1. Jack Andraka
Born in 1997, Jack was an ordinary kid until a close family friend died from pancreatic cancer. This event inspired him to look for a way to identify the early stages of cancer. At 15, he invented a new type of sensor to spot the presence of cancer cells, which proved to be less expensive, much faster (x168), and more accurate (25-50%) than all other tests. He was rejected by almost 200 labs until he was finally endorsed by Dr. Anirban Maitra at John Hopkins.
2. Ann Makosinski
Ann, was just 16 when she created the Hollow Flashlight - a flashlight that converts body heat into light without any batteries or kinetic energy. What drove Ann to create this impressive invention? She was deeply moved when she learned that a friend in the Philippines had no light at night, the only time she was free to do her homework. She spent just $26 on her prototype materials and aims to provide her gadget for free to people in developing countries.
3. Malala Yousafzai
Malala is the youngest individual to ever receive a Nobel Prize. She was born in Pakistan and lived in a small town ruled by the Taliban, which banned girls from receiving an education or attending school. At age 11 she wrote a blog for a local BBC station, voicing her desire for girls to continue studying. At 15, she was shot in the head by a Taliban gunman while she was riding the bus to school. She survived the attack and was sent to a hospital in Birmingham, UK, where she now lives, running a number of education programs.
4. Anne Frank
The Diary of a Young Girl, written by Anne Frank, is one of the world's most widely known books, When the persecution of the Jewish population increased, her family went into hiding for two years. But, they were eventually arrested by the Gestapo and sent to a concentration camp. Sadly, Anne died at the age of 16 in the camp, just a couple of months before the end of the war. In 1952 her diary was published by her father and was translated into over 60 languages. Anne had wanted to be a journalist, but sadly she didn't get to witness her diary be praised for its literary merits.
5. Elif Bilgin
After two years of research and failed attempts, Elif, a 16 year old from Turkey, developed a process that turns banana peels into bioplastic. This invention could potentially reduce petroleum-based pollution. In her journal, she wrote that Thailand throws 200 tons of banana peels each day, all of which could be put to better use. She started experimenting and ended up winning the 2013 Science in Action Award.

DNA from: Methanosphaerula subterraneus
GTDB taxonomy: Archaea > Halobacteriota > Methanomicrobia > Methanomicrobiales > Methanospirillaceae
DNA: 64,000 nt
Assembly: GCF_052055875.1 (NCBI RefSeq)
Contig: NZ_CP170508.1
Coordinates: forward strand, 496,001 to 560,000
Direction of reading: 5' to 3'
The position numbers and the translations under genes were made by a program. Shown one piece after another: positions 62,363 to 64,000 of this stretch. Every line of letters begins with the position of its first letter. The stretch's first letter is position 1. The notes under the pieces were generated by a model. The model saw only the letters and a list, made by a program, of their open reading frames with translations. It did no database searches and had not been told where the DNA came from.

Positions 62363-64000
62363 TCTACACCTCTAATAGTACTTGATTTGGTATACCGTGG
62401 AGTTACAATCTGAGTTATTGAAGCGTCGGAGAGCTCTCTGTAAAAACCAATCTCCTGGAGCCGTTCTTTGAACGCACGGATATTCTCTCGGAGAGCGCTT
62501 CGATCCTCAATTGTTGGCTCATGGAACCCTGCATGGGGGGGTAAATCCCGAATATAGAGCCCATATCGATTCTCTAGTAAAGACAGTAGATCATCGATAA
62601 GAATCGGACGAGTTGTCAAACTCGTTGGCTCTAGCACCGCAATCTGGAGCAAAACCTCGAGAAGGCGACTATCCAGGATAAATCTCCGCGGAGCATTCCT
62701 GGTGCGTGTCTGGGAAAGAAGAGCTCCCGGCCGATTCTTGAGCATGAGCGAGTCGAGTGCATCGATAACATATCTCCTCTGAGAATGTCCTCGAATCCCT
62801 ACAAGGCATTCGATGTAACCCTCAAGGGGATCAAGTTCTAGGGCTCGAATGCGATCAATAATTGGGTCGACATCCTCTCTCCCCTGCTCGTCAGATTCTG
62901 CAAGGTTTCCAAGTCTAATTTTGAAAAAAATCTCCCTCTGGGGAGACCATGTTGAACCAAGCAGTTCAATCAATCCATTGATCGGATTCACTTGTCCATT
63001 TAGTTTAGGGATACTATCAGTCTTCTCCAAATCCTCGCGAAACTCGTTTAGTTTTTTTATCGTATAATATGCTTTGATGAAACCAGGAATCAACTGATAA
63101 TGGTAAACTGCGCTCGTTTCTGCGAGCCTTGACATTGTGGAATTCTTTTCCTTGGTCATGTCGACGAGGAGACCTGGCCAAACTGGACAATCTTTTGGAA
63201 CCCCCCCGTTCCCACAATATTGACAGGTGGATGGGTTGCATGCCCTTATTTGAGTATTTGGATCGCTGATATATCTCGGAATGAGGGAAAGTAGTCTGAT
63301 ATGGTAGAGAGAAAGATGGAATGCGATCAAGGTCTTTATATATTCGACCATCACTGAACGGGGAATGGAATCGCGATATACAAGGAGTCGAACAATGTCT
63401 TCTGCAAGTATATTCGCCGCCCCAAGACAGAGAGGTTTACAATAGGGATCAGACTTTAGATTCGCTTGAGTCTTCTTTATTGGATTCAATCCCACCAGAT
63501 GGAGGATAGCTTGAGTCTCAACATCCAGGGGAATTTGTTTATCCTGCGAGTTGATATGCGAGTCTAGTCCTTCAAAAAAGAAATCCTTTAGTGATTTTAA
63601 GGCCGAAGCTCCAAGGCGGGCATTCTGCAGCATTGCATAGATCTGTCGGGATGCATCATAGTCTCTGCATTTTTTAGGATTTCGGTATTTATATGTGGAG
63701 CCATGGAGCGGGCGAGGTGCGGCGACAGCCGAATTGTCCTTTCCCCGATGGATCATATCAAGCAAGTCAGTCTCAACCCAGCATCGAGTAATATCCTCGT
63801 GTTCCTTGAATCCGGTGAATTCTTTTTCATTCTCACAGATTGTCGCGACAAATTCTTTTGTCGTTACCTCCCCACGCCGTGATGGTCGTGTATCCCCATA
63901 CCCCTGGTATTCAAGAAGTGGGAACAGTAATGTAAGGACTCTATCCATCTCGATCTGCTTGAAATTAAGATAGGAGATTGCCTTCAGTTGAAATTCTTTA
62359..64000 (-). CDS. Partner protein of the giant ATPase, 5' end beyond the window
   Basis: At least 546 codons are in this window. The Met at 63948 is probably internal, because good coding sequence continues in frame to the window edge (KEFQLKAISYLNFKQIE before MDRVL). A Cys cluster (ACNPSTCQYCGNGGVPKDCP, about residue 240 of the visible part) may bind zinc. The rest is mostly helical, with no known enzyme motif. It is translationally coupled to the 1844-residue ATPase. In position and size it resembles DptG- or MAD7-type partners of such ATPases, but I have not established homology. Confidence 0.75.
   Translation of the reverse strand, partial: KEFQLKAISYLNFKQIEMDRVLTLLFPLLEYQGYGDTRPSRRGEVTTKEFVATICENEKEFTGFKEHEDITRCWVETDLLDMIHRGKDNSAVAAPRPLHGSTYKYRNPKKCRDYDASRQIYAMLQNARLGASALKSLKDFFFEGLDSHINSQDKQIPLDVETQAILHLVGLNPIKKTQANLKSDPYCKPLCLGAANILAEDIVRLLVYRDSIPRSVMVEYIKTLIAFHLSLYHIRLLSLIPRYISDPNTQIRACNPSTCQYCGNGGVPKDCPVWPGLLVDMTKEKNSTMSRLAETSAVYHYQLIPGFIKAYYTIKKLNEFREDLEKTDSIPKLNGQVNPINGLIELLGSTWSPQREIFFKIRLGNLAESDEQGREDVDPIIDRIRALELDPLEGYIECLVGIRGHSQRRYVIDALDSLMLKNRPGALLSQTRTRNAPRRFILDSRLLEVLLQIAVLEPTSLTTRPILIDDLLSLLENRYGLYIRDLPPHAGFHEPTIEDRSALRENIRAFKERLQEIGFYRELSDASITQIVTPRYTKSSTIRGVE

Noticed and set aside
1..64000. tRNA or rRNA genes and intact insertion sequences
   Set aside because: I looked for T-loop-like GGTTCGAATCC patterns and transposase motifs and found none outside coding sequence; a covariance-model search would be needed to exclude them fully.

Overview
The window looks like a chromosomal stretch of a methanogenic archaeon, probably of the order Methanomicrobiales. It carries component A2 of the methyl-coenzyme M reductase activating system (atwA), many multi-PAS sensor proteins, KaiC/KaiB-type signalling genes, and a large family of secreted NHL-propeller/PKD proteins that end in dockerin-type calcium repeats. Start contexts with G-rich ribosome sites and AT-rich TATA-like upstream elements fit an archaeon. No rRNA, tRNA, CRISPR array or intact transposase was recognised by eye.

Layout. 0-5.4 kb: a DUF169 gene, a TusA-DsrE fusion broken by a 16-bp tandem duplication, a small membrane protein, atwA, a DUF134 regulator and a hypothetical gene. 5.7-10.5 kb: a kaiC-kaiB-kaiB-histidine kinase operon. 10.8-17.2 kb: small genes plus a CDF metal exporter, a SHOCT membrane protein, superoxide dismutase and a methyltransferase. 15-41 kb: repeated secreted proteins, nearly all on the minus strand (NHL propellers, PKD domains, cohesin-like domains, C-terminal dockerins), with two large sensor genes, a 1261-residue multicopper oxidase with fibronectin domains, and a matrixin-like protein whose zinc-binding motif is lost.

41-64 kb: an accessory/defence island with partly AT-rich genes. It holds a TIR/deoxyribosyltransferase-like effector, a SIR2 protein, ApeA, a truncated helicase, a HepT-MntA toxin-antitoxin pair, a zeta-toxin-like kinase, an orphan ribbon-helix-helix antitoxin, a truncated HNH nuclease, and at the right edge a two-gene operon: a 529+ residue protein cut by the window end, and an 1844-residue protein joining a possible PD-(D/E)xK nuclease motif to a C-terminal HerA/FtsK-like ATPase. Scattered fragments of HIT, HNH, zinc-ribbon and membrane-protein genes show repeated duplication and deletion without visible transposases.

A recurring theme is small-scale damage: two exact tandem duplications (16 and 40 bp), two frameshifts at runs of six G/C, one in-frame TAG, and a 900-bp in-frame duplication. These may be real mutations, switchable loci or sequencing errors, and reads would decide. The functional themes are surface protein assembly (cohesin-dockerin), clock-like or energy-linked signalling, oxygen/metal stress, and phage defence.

6. Boyan Slat
Slat, a 16-year old teenager from the Netherlands was shocked to find lots of plastic while diving in Greece. So he chose to explore ocean pollution as his high school science project. At age 18, he presented a system that uses ocean currents to make plastic concentrate, reducing the process of cleaning the ocean. A number of organizations and companies have praised his invention. Adding to this, Boyan is the youngest person ever to receive the UN's highest environmental award.
7. Louis Braille
You've likely heard about the Braille system of reading and writing for the blind, or the visually impaired, created by Louis Braille, a 15-year-old French inventor. At three years old, an injury to his left eye left Braille blind. Despite his blindness, he exceeded in his education and got a prestigious scholarship to join the Royal Institute for Blind Youth. He then started to work on a system that would help blind people write and read quickly, which he presented to his peers at the age of 15.
8. Easton LaChappelle
This 14-year-old teenager made his first robotic hand using lego and fishing wire. But he didn't just stop there. He used 3D printing technology and self-taught knowledge of robotics to turn his prototype into an affordable and practical device. Consequently, NASA became very interested in his work and invited him to join their Robonaut team. At just 17, he's already worked for NASA.